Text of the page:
·        Cecal Mucosal Hyperplasia -Spontaneous cases of cecal  hyperplasia have been observed in weanling and suckling hamsters. Diarrhea, runting, and high mortality were associated with disease.  At necropsy, ceca are congested, contracted and opaque.  Microscopic changes observed include increased mitotic activity and hyperplasia of enterocytes lining cecal crypts, and focal mucosal erosions.  Bacterial cultures and EM have failed to id an agent. 

·        Leptospirosis- hamsters are susceptible to various species of Leptospirosis. Severe hemolytic disease, jaundice, hemoglobinuria, nephritis, and hepatitis within 4-6 days.

·        Tularemia (Francisella tularensis )  One descriptive report of an acute outbreak in a colony with 100% mortality.  Animals had roughened hair-coats, huddled, and died within 48 hours.  Grossly, lungs were mottled with subpleural hemorrhages; livers were enlarged and pale; spleens were enlarged, one had white foci; the Peyer’s patches were raised and chalky white; mesenteric lymph nodes were enlarged and were chalky white.  Microscopically, there was necrosis of lymphoreticular tissues with variable hemorrhages and bacteremia.  Source of infection not definitely known; contaminated fresh vegetables suspected.


·        Yersinia pseudotuberculosis  Infection is by fecal contamination of food and water by wild rodents and birds.  Chronic emaciation with intermittent diarrhea.  See caseous lesions in mesenteric lymph nodes, spleen, liver, lungs, gallbladder, and intestinal walls.  See intermittent diarrhea.

·        Streptococcus sp. beta-hemolytic streptococci causing acute suppurative mastitis in two hamsters.

·        Streptococcus (Diplococcus) pneumoniae Infections caused pneumonia in one colony.

·        Pasteurella pneumotropica . causing mastitis, and dermal  abscesses midway between the eyes and ears of 13 hamsters which had received whole-body irradiation.

·        Staphylococcus sp. purulent exudate in focal lesions on the skin and feet. , lymphadenitis,

·        Actinomyces bovis . Hamsters bearing tumor transplants in their cheek pouches and receiving long-term cortisone treatment developed abscesses on their lips which contained Actinomyces  organisms.  There is another descriptive report of Actinomyces bovis  caused  purulent pockets of material in a submaxillary gland in with sulfur granules.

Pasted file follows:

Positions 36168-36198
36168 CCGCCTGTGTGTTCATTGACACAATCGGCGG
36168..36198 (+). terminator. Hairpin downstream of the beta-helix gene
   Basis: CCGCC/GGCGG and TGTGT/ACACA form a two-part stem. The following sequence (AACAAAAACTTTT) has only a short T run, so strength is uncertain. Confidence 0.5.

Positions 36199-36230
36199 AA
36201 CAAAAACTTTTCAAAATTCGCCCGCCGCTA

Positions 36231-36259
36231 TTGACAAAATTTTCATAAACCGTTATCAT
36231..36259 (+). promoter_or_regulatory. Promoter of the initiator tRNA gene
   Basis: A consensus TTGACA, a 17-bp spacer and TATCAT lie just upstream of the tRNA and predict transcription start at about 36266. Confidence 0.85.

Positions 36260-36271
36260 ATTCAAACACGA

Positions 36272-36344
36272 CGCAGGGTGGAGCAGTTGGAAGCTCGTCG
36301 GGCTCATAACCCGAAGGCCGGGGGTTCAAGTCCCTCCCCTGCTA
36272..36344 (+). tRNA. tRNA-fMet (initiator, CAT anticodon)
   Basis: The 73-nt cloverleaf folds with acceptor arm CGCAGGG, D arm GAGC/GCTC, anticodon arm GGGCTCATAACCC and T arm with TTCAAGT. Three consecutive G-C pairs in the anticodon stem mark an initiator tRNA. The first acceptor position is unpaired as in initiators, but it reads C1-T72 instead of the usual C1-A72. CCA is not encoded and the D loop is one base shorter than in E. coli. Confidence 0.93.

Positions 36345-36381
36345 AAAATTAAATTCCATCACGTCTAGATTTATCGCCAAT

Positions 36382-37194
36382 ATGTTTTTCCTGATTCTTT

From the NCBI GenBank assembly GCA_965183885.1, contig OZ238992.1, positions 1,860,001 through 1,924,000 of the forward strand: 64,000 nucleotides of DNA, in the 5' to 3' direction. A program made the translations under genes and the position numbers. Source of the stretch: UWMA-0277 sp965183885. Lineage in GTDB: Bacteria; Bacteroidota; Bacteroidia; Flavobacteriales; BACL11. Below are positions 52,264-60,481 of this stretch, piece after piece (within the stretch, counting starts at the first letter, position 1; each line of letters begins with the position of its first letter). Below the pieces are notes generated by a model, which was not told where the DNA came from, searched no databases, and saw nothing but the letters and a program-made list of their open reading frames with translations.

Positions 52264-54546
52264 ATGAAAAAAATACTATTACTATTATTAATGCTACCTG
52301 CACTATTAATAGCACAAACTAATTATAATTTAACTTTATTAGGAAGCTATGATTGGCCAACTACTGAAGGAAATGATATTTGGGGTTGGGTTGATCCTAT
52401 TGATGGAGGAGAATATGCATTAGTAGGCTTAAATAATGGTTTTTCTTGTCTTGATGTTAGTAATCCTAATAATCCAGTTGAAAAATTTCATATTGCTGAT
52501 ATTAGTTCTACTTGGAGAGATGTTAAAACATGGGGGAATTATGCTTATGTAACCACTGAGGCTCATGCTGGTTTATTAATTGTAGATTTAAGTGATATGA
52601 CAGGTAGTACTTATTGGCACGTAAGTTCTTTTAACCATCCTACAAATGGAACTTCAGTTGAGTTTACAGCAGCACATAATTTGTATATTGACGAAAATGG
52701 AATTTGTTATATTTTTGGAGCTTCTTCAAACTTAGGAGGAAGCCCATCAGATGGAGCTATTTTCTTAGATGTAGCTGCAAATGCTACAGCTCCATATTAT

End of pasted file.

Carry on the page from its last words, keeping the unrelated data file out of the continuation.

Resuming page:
·        Mycoplasma pulmonis -Experimental and natural infections have been reported, but role as a pathogen not known.

·        Corynebacterium kutcheri--G+ diptheroid bacillus isolated from the oral flora , esophagus, cecal contents, submaxillary nodes and upper respiratory tract of normal adult Syrian hamsters, possible reservoir host. Giemsa of smear-”Chinese characters”


·        Lymphocytic Choriomeningitis (LCM) (Arenaviridae, Genus Arenavirus).  Wide host range (primates including man, rodents), natural reservoir is wild mouse.  Infection exposure with urine or saliva from  animals shedding virus, including oronasal or skin abrasions.  cage to cage aerosol transmission not impatient part of transmission.  Congenital infection is hamsters occurs, cell culture and transplantable tumors have been contaminated and are a laboratory source of importance.  The disease depends on the age, strain and dose of virus and route. 

Experimentally, newborn hamsters have approximately half clear the virus with lymphocytic infiltration.  The other half will be viremic for 3 mo, viuric for 6mo.  At six months there is chronic wasting, lymphocytic infiltration in the liver, spleen, lung, meninges and brain.  Vasculitis and glomerulitis with antigen and antibody complexes in the arterioles and glomerular basement membranes. 

LCM infected hamsters are the primary source of LCM in humans. Hamster source of infection for man.; infections were contracted from hamsters or infected tumor-cell lines passaged in hamsters. Sequelae post exposure may vary from subclinical infections to influenza like symptoms. Occasional viral meningitis or encephalomyelitis may occur. Diagnosis by serology, IFA , however,  complement fixation tests may be confounded by high anticomplement antibodies in young hamsters.

·        Parvoviral Infection- An epizootic of high mortality with malformed and missing incisors  has been observed among sucking and weaning pups in a breeding colony of Syrian hamsters.  Necrosis and inflammation of the dental pulp  with mononuclear leukocytic infiltration of the dental lamina and osteoclasis of alveolar bone.  Seroconversion to rat Toolan H-1, a parvovirus that has previously been shown to have similar effects in  experimentally infected neonates.

·        Hamster Papovavirus-(HaPV)polyoma- similar to but not identical with the polyoma virus of mice.  It is the cause of Transmissible lymphoma, which can occur in epizootics among young hamsters, and keratinizing skin tumors of hair follicle origin or subclinical infections.  IT is not a papilloma virus.  HaPV is not common, but infection in both European and Syrian hamster colonies have been reported in the US and Europe.  Theorized to have been introduced from wild European hamsters to Syrians. Spread by urine, causes a multisystemic infection with persistence in the kidney and shedding in the urine.  Virus is oncogenic, but tumor formation is a side effect instead of being essential to the life cycle of the virus. Typical of polyoma viruses, the virus can infect cells lytically with virus replication, or transform cells without replication. Lymphomas do not have detectable virus, however HaPV epitheliomas have virus replication in the epithelium (similar to papilloma virus).  Hamsters are susceptible to the oncogenic effects of the virus beyond the neonatal period.